- Long-lived, slow-growing perennial herb found in rich, moist, mature deciduous forest
- One to four compound leaves, stalked from the petiole from the main stem, comprised of five egg-shaped, short-pointed leaflets (seedlings are a single trifoliate leaf)
- Small green flowers comprised of 5 petals and 5 stamens
- Elongated root is often forked and tapering, and is sought for use in traditional Chinese medicine
Endangered Provincially and Nationally
Extends from southwestern Quebec, eastern and central Ontario south through the northeastern and mid-western United States to Oklahoma, Alabama and Georgia. Recorded at 65 sites in Ontario, but recent surveys suggest that one-quarter of these sites may have disappeared.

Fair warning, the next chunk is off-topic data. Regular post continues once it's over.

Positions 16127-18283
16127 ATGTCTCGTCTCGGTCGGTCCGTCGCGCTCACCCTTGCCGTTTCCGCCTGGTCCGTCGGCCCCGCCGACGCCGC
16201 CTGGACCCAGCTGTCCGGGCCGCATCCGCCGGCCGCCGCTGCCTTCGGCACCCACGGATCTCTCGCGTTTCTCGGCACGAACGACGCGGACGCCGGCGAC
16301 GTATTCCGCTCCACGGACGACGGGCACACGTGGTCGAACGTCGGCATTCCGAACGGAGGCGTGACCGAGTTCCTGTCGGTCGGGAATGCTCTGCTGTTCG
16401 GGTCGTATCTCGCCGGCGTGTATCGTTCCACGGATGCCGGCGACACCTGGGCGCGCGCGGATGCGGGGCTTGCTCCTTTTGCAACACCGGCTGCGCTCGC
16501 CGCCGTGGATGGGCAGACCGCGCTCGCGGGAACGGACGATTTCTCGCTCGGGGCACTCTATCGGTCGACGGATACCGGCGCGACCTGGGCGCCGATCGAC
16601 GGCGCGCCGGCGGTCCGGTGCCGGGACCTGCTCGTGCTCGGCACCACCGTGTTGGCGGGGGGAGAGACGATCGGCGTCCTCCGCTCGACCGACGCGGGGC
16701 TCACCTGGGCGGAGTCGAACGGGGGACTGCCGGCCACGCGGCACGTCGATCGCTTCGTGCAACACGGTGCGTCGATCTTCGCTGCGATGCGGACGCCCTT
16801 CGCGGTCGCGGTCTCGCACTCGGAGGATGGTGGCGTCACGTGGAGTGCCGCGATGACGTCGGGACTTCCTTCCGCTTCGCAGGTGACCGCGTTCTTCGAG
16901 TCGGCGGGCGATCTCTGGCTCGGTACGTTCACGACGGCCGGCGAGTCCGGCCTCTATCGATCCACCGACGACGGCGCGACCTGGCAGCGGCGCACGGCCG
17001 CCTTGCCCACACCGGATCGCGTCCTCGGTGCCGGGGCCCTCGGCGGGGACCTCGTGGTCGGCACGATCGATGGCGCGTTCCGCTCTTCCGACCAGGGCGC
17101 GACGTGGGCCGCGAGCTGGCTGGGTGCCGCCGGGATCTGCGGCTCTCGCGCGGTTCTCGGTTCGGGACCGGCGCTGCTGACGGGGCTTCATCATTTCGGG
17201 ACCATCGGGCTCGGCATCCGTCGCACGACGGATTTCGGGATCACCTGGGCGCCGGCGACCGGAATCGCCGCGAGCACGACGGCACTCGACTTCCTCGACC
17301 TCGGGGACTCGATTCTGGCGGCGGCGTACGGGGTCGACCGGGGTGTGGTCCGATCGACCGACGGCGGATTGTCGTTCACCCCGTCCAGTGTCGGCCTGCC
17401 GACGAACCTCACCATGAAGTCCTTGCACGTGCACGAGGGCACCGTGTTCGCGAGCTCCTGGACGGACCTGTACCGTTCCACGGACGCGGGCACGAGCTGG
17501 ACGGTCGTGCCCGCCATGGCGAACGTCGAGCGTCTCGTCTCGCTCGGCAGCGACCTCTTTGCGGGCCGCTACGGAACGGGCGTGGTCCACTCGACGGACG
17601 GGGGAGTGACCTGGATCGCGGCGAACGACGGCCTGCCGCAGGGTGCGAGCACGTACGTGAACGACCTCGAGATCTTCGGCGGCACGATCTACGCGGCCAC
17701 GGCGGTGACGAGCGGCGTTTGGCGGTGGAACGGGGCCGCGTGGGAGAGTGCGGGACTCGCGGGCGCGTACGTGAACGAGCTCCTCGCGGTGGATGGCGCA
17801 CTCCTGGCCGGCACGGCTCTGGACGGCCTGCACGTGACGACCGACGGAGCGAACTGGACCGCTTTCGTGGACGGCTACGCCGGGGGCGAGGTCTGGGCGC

Significant population decreases have occurred over past 150 years because of harvesting, timber extraction, and clearing of land for agriculture and development. These threats persist today resulting in an estimated decline of at least 50% of the existing populations. Hybridization with non-native Oriental Ginseng used in agriculture, and the introduction of disease from this introduced species, is also a threat to the native American Ginseng.
- CITES (Convention on International Trade in Endangered Species of Wild Fauna and Flora) controls international trade of American Ginseng or its parts
- Ontario’s Endangered Species Act protects against collection, being killed or harmed
- Planning Act protects significant habitat of endangered species from development on public land in southern Ontario (about 50% of wild American Ginseng populations are on public land)